PETALING JAYA: A consultant paediatrician has advised parents to start getting their children back to their regular school routines following yesterday’s announcement that classes will resume from July 15 after a four-month break due to the movement control order imposed in March.
Dr Zulkifli Ismail, a former president of the Malaysian Paediatric Association, said children were “conditioned” to “wake up early, get ready, have breakfast and go to school five days a week”.
“When this conditioning response is broken, they get used to a new schedule that does not involve strict discipline,” he told FMT.
He said parents could get their children back to their regular school routines even now by reminding them that classes would start soon, and that they would be able to see their friends again.
Zulkifli, who served as head of the paediatrics department at Hospital Universiti Kebangsaan Malaysia, said this was especially important for children who might have lost the desire to go to school during the long break.
He said rapport with their parents through activities such as consistently doing their schoolwork at home would help reacquaint them with their regular school routine.
Education Minister Radzi Jidin announced yesterday that schools nationwide would reopen beginning July 15, with primary students from Year One to Four to resume classes a week later on July 22.
Classroom sessions have already resumed for Form Five and Six students, who returned to school on June 24. Preschool and kindergarten children meanwhile went back to school yesterday as part of the education ministry’s gradual resumption of classes based on SOPs implemented by the health authorities.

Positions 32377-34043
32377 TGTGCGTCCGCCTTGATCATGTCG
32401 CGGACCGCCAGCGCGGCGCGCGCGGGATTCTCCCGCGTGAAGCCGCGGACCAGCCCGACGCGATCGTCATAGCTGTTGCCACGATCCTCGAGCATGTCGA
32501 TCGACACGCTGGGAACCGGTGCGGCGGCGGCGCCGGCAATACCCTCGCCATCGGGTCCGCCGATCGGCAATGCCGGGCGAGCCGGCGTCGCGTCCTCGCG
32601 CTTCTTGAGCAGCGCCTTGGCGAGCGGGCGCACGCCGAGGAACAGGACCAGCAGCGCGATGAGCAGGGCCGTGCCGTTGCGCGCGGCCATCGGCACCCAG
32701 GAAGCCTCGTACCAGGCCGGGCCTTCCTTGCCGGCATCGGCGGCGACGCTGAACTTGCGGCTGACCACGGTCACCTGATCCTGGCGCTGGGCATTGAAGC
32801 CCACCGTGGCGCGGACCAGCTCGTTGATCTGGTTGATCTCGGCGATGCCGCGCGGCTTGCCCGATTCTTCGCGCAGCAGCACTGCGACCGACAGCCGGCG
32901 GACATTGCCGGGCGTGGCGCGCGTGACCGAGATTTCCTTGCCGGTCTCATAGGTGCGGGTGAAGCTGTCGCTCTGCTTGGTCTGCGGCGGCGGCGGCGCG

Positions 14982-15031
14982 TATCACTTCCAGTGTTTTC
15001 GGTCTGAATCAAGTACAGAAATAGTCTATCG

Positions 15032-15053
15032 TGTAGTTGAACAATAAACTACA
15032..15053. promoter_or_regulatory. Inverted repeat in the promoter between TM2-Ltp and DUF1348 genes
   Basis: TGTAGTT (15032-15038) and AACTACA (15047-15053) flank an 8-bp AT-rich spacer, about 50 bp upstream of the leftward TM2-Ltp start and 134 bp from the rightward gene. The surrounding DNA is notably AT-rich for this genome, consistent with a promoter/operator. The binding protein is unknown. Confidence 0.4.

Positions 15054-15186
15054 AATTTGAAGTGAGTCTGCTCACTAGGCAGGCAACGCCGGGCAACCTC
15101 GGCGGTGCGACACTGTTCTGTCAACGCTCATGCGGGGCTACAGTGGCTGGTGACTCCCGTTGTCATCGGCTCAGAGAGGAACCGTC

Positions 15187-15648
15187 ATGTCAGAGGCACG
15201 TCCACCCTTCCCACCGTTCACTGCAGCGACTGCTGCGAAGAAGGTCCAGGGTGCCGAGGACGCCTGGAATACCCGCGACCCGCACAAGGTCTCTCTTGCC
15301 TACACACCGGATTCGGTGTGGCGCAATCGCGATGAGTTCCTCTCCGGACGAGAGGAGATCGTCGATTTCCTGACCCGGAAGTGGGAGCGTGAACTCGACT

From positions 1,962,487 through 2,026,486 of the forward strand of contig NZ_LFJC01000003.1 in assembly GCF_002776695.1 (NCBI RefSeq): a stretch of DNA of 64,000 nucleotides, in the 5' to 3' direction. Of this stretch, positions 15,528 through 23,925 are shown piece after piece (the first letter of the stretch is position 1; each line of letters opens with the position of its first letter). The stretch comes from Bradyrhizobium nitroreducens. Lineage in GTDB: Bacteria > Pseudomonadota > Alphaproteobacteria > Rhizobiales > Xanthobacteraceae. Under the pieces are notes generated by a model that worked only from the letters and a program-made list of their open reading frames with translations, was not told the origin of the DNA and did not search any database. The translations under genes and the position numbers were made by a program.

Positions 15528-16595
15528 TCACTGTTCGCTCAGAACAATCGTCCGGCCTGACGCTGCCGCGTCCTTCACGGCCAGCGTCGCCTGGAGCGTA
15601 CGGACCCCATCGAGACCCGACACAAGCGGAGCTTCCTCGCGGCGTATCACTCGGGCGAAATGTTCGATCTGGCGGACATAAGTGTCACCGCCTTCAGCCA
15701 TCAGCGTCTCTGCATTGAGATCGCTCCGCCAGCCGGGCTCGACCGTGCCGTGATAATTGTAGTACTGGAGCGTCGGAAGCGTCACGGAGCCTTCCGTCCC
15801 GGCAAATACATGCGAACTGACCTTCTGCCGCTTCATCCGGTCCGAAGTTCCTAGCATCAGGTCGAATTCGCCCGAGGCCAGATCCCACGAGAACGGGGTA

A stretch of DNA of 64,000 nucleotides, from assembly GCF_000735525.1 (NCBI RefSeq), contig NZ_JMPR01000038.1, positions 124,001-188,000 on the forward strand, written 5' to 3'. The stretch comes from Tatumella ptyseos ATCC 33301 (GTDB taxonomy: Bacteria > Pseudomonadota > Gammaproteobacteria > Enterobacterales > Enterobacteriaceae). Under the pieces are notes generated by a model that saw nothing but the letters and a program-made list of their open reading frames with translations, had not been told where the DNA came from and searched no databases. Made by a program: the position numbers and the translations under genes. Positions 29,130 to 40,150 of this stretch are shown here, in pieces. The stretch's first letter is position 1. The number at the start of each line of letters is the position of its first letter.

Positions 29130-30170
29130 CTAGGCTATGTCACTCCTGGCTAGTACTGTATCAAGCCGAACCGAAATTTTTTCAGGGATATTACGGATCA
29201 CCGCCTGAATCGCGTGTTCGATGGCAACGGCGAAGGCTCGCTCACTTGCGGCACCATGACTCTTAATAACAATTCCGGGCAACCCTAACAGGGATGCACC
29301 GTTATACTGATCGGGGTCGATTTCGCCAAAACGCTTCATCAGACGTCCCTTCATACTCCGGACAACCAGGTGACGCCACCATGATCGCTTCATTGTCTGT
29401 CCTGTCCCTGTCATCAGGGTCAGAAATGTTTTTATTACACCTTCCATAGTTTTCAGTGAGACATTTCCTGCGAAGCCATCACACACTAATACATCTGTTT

Psychiatrist Dr Ahmad Rostam Md Zin told FMT that parents should refrain from putting too much pressure on their children to return to school.
He said the Covid-19 pandemic had led to an increase in mental health issues in children such as anxiety, and that providing a calm and supportive environment for them would help ease them back into their regular school routines.
“We need to pre-empt them, not pressure them,” he said. “School is something that is fun and normal for them.”
After that, he said, parents could educate their children about safety.
Among the SOPs to be introduced in schools is a one-metre gap between desks, with surplus students placed in other classrooms.
Students will also have their temperatures taken before they enter the school compound, and take their recess in turns to prevent overcrowding at canteens.
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